I am working in a part of the city where bacterial sexually transmitted infections (STIs) are unfortunately endemic. They are easily prevented by condom use, yet for a wide variety of social reasons, the majority of my patients who are at risk for STIs report to me that they use condoms sometimes or never. These same patients often present to the office not only to be tested for STIs but also to report bothersome vaginal discharge that may or may not be related to STIs. Condoms are readily available in my office — in a basket in each exam room, or in paper bags of 15 of them that we can give out, or even by prescription at the pharmacy on site.
I want to share my top five reasons I encourage condom use for my patients and others who are at risk for either STIs like chlamydia or gonorrhea but also for this bothersome discharge known as bacterial vaginosis.
Starting with the most obvious/boring/basic/duh. If you have sex with someone who has one of these infections, or HIV, or even HPV, you greatly reduce your risk of being exposed to their infections by correctly and consistently using condoms with those partners. Great for casual encounters, someone you don’t want to or can’t talk to about their risk factors for STIs, or someone known to have these infections.
2. Less Mess!
Let’s face it, male-bodied people are messy when it comes to sex. Their ejaculate can get all over you if they pull out or if they come in you or during other sexual play. It’s nice when you wrap it up that if you/he removes the condom appropriately after coming, that mess stays put in that condom and not all over you/your sheets/car/bathroom/couch/wherever you are.
3. (Added) Contraception
If you are trying to avoid pregnancy and have sex with a male bodied person, using condoms for penis-in-vagina sex is a great primary or secondary family planning/contraceptive method. If you *always* use condoms correctly, this method is 98% effective — meaning that if 100 women are using this method correctly all of the time, only 2 of them will get pregnant. Of course, not using it correctly every time is less effective — but still 82% effective. This is great added protection from pregnancy if you use another method, like the pill, the patch, the ring, or the shot.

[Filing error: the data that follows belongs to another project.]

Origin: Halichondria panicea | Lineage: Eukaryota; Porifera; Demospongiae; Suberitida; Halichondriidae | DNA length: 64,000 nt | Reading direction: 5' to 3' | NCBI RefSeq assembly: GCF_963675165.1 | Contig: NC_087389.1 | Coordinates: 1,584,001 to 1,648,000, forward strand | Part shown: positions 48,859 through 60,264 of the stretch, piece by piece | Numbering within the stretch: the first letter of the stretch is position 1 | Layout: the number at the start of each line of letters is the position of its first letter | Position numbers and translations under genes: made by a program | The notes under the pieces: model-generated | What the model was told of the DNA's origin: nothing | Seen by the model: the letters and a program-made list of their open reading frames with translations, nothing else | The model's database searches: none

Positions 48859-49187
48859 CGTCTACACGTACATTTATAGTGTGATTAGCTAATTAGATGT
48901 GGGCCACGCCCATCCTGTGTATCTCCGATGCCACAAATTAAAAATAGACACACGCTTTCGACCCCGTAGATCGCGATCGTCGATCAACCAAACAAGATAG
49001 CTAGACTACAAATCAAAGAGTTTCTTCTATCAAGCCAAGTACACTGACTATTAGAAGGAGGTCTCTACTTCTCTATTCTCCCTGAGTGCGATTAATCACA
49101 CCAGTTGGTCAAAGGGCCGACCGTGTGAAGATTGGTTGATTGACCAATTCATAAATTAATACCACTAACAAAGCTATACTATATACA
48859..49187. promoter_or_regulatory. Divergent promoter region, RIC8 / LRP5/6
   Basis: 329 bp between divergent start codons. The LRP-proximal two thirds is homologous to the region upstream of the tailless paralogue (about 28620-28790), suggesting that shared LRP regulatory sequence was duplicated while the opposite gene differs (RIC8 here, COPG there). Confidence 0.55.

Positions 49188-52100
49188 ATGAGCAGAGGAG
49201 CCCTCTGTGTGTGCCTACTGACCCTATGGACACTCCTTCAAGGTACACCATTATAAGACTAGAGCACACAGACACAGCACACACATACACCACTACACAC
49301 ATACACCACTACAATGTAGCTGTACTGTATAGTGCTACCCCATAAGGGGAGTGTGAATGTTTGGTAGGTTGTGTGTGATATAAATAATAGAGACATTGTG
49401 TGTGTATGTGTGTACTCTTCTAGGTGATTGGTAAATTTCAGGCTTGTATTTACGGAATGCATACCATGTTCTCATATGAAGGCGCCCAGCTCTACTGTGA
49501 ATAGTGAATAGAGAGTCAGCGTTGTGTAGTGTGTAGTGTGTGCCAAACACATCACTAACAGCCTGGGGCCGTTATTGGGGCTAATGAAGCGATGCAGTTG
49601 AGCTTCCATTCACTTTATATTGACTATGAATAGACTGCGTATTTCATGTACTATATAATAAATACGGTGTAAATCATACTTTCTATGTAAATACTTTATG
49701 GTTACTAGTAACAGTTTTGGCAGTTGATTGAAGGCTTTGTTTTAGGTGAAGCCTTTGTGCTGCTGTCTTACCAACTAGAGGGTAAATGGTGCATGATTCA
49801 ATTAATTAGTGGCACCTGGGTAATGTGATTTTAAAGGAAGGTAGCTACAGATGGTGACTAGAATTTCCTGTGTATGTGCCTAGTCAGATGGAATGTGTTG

4. Fewer vaginal infections
That thin, white, fishy smelling discharge known as bacterial vaginosis can be prevented with good vaginal hygiene and by using condoms. This helps keep the environment of the vagina nice and acidic. Your vagina has this lovely acid-producing bacteria (the “good” bacteria) that can get disrupted by semen/cum, which is very basic (going back to some chemistry here…). If the semen isn’t hanging out in the vagina, it doesn’t have a chance to change the vaginal environment, so you can keep it acidic in there. (Then, don’t douche or use those other “feminine” products…more on that later!)
5. It involves your dude!
Unlike most birth control methods or things women/female bodied people do to keep ourselves safe and free from pregnancy, etc., condom use directly involves your guy. This may not always be possible, if he hurts you or wants you to get pregnant when you don’t, or he wants to have other control over you. But in a safe and healthy relationship, talking about condom use and safety can add intimacy and a shared commitment to your safety.
Now…the HOW of condom use is another thing. If it were as easy as telling people WHY we probably wouldn’t have such high rates of STIs and unplanned pregnancies. So, that’s for another day.